Wednesday, August 24, 2011
We visited the Buena Vista Sports Academy for Boys this morning run by Brock Johnson and his family of deepStream. They have made great progress in only a year's time. The school opened in May and enrolled 30 kids after tryouts including 150 children. The sport, you ask? Futbol. All of the kids in Guatemala play soccer.
Brock and his wife, Kerrie, were both on site as well as Mynor Leiva, Brock's first Guatemalan contact when he first arrived to Guatemala and now they are good friends. We had an opportunity to meet the kids that were on site today. We overhear them learning and practicing English in the background as we are getting a tour of the facility. It was great to witness Brock, Kerrie, Mynor and Mark's interaction with the boys. They are regular figures here at the Academy and you can tell they have made a connection with these boys in only a short time. Brock speaks of noticing a great deal of changes in the boys so far. Behaviorally, they engage more with one another learning to be more of a team, together, and in trusting one another. This visit definitely resinated with members of the
Indy Metro group.
As we were preparing for our trip there was talk of visiting 'the woman who knitted hat's,' Roberta in Buena Vista. She is kind of a big deal. We visited her and her four children at their home. The entire family, incredibly hospitable.
After lunch we visited 6 of our 9 women's homes enrolled in the Baking School. Our fist visit was with Lydia, Antoinetta's sister. This is our first time meeting her as she recently had surgery. We used part of our money raised for the trip to deliver her groceries to help out a bit. We visit Ana and her 4 children at her home. All of these women are incredibly hospitable. Ana in particular had prepared us a delicious banana bread with raisins and bananas on top. Incredible. The money she spent to prepare this for us would go so far in supporting her family. We heard her testimony and then she asked us to pray for her husband. To give him the strength to get through a difficult habit. All of the women we visited were so honest and open. The youngest student enrolled in the baking school, Karen, hosted us. Karen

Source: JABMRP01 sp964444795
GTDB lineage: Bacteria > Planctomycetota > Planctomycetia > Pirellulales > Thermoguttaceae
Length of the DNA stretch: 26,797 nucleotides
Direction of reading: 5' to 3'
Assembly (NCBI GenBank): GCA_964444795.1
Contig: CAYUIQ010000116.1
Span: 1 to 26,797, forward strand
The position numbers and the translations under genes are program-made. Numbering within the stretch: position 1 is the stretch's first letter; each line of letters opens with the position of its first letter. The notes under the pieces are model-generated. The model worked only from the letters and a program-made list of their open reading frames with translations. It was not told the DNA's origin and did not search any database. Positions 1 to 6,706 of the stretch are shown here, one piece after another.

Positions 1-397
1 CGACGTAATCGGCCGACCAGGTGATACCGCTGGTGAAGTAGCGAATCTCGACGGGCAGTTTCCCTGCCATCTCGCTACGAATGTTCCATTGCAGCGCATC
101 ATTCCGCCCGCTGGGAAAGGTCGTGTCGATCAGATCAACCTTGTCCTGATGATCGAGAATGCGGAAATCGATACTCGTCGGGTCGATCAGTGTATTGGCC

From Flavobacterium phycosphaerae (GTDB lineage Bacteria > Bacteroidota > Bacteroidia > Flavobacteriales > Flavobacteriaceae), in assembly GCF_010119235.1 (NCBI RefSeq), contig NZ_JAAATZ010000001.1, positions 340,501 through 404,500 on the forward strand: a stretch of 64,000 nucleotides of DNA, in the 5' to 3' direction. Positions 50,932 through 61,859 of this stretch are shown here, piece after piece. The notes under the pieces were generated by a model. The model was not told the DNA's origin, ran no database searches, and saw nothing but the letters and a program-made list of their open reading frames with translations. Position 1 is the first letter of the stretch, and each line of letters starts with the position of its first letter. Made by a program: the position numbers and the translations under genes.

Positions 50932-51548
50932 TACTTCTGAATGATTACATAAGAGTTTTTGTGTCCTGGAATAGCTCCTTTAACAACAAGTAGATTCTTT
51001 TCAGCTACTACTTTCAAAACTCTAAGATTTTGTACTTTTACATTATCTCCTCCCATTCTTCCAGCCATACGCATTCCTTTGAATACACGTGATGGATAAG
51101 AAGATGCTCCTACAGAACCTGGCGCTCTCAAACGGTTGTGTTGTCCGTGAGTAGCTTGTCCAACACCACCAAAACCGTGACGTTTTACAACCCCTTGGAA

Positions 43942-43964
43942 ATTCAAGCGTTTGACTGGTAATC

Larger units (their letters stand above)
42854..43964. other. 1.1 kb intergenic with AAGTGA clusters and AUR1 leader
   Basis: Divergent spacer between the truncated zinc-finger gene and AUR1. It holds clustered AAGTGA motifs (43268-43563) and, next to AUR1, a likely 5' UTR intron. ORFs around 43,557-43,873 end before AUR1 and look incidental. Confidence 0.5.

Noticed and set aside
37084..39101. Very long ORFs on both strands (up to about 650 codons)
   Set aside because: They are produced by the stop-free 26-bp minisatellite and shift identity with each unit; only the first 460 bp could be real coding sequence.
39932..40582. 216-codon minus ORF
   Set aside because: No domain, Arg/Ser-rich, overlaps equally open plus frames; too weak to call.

has one child with her husband and they live with her father and step-mother. Her step-mother travels to Guatemala City seven days a week to sell flowers. It's about an hour and a half drive back and forth. We then visited Wilma. We were more than well fed at this point, in addition to the other treats, Wilma had prepared a homemade applesauce which was delicious! Her family struggles with the kids growing up while their home is getting smaller and smaller. What could have been the oldest lady in the Baking School hosted us with her entire family, husband, two sons in La Esquela de Arte. She has six children in total. She was, very obviously, a loving and generous woman. Strong individually and kept a strong rooted familia.
After dinner we visited with all of the women at the Baking School one final time. Time shared with them was so genuine. I am compelled to return.